"Their [the Jews] scrupulosity concerning meats, and their superstition as respects the Sabbaths, and their boasting about circumcision, and their fancies about fasting and the new moons…are utterly ridiculous and unworthy of notice."
Justin Martyr (AD 160)
"Is there any other matter my [Jewish] friends, in which we Christians are blamed, than this: that we do not live according to the Law, and are not circumcised in the flesh as your forefathers were, and do not oversee Sabbaths as you do?"
"And on the day called Sunday, all [Christians] who live in cities or in the country gather together to one place, and the writings of the Apostles or the Prophets are read…Sunday is the day on which we hold our common assembly, because it is the first day on which God…made the world. And Jesus Christ our Savior rose from the dead on that same day."
"There was no need of circumcision before Abraham. Nor was there need of observance of Sabbaths, or feasts and sacrifices, before Moses. Accordingly, there is no more need of them now."
Tertullian (AD 197-207)
"We do not follow the Jews in their peculiarities in regard to food, nor in their sacred days, nor even in their well-known bodily sign."
"Paul blames [the Galatians] for maintaining circumcision, and observing times, days, months, and years according to those Jewish ceremonies. For they should have known those things are now abrogated, according to the new dispensation. …Thus it was said by Hosea [2:11]: 'I will put an end to all her [Israel's] celebrations: her feasts, New Moons, and Sabbaths - all her festivals.'…The Creator had long before discarded all these things, and the apostle was now proclaiming them to be worthy of renunciation."
"…so also the observance of the Sabbath is demonstrated to have been temporary."
"The same God, therefore, who prohibited meats also restored the use of them. For He had indeed originally allowed them."
Origen (AD 248)
"We do not regulate our lives like the Jews. For we are of the opinion that the literal following of the laws is not the thing that conveys the real meaning."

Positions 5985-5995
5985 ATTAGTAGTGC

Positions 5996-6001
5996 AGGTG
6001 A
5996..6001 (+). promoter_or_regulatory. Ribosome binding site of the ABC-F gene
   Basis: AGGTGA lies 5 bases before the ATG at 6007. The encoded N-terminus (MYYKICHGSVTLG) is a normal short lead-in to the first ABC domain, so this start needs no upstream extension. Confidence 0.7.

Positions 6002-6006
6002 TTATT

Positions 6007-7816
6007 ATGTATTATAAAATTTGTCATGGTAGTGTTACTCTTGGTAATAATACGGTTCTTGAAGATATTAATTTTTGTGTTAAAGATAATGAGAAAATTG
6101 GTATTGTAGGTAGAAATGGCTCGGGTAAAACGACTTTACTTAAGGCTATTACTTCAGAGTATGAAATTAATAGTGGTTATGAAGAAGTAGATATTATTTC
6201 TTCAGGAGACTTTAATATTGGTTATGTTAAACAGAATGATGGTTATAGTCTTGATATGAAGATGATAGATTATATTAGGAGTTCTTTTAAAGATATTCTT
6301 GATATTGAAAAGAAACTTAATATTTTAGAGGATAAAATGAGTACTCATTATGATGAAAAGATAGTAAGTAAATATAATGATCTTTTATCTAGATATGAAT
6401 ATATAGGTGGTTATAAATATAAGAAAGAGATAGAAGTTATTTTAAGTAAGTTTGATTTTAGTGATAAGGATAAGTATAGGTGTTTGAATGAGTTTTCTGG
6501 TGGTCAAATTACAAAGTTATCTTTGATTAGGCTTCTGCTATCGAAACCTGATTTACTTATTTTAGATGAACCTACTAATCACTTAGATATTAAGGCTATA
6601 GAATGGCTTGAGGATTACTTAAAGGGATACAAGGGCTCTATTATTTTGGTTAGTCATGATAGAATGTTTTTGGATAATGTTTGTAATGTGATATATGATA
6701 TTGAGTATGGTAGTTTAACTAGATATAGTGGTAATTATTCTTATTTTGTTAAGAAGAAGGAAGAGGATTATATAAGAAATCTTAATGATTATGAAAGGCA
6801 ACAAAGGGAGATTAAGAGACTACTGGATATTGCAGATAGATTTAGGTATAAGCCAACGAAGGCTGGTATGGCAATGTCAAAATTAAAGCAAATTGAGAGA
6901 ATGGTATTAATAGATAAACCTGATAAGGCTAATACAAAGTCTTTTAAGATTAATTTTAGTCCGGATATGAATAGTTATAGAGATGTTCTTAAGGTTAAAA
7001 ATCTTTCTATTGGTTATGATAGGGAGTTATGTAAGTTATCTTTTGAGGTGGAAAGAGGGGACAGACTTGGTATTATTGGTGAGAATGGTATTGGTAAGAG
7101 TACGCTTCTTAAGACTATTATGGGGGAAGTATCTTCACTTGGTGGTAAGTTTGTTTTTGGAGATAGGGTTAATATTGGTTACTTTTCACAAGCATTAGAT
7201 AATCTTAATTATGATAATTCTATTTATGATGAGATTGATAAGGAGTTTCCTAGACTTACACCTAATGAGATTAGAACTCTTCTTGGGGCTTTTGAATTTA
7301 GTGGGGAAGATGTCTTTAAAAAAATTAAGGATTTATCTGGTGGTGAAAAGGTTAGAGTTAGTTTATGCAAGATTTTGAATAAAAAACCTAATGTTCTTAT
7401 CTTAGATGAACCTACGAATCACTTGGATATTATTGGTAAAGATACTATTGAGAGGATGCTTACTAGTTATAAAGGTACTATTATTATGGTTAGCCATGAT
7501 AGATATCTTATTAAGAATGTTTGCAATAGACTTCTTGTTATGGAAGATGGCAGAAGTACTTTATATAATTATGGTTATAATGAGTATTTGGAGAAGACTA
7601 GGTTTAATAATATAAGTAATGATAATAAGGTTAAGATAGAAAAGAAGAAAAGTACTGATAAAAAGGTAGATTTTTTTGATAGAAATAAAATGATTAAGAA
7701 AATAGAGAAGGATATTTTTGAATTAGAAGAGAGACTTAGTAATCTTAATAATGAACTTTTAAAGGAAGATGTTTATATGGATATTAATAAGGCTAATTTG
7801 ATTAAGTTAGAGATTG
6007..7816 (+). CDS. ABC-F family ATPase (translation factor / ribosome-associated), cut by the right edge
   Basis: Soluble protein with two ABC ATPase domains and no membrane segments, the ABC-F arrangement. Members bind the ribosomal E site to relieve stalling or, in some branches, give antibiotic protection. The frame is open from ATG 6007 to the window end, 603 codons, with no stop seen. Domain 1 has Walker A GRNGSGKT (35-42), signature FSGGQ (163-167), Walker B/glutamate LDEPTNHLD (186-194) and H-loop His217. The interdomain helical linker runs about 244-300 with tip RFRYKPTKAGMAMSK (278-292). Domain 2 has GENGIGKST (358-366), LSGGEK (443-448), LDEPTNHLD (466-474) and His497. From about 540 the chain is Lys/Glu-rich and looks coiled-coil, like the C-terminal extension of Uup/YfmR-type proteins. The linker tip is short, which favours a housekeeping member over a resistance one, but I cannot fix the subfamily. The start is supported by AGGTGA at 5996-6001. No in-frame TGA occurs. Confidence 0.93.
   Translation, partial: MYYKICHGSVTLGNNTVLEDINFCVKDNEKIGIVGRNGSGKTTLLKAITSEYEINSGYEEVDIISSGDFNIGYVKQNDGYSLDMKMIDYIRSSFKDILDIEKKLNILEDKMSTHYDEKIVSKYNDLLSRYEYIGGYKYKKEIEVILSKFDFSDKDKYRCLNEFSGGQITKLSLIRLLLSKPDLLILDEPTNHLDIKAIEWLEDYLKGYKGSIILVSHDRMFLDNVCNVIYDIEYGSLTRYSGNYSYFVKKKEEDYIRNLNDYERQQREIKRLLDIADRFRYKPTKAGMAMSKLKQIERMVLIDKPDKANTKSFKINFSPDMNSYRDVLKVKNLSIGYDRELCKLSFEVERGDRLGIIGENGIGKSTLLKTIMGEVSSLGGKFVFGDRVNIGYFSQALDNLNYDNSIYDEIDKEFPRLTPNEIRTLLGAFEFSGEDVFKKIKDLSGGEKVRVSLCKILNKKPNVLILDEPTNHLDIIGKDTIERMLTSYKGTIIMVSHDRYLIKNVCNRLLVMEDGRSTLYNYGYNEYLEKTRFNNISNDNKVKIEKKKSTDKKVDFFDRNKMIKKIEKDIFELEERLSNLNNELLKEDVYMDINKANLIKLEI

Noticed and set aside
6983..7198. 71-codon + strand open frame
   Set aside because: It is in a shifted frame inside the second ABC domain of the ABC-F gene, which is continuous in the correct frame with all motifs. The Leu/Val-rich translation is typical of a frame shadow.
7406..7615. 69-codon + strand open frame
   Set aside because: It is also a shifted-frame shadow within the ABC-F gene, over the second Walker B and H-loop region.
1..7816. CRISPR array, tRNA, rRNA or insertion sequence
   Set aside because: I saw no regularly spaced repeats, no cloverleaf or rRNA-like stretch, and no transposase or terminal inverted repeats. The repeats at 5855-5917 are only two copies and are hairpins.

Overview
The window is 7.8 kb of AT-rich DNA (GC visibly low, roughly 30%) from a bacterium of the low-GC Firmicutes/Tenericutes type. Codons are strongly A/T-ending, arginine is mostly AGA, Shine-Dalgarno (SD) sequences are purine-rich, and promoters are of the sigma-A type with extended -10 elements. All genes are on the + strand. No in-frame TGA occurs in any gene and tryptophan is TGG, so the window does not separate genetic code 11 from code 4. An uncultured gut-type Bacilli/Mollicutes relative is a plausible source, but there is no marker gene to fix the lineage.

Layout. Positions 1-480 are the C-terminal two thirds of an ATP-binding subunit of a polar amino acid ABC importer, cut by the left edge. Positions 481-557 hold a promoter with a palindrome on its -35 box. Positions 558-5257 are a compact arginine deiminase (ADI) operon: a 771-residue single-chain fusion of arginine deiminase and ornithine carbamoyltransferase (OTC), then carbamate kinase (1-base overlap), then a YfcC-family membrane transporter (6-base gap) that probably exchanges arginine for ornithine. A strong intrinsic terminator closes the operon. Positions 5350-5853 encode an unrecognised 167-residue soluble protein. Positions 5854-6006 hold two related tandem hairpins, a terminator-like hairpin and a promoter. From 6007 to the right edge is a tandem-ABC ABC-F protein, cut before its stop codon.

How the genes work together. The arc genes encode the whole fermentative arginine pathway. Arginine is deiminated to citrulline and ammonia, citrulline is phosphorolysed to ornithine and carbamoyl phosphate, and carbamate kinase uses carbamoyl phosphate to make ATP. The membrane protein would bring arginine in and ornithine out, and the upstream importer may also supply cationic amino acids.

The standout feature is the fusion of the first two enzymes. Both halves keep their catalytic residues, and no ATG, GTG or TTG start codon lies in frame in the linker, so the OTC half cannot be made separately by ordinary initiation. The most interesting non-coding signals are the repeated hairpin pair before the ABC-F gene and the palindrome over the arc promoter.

"Jesus wished to lead all men by His teachings about the pure worship and service of God. He was anxious not to place any hindrance in the way of many who might be benefitted by Christianity. So he did not impose the burdensome code of rules regarding food."
Novatian (AD 235)
"From these things, it is plain that all those things [i.e., clean and unclean animals] are returned to their original blessedness now that the Law is finished."
Cyprian (AD 250)
"The former Law that had been given by Moses was about to cease. And a new law was to be given."
Lactantius (AD 304)
"Jesus…took away the necessity of abstaining for the flesh of pigs…However he did not do this by His own judgment, but according to the will of God."
Quite a summary! And if anyone wants to simply disregard the teachings of these early Christian leaders on these issues, then don't forget to also disregard the doctrine of the Trinity, forget about the 27 books in our New Testament Canon of Scripture, and throw out the Nicene Creed (to mention just a few key things) – all of which they were a part of articulating, deciding upon, fighting against the heretics for and even dying for. They preserved the faith that we possess today as Christians. And when it came to Christians' ongoing observance of Jewish dietary laws, they all held to exactly the same view. If Jesus had intended for His Apostles to pass this on, then these men, who are literally the next generation, would have gotten the memo. They didn't get that memo, and neither did we!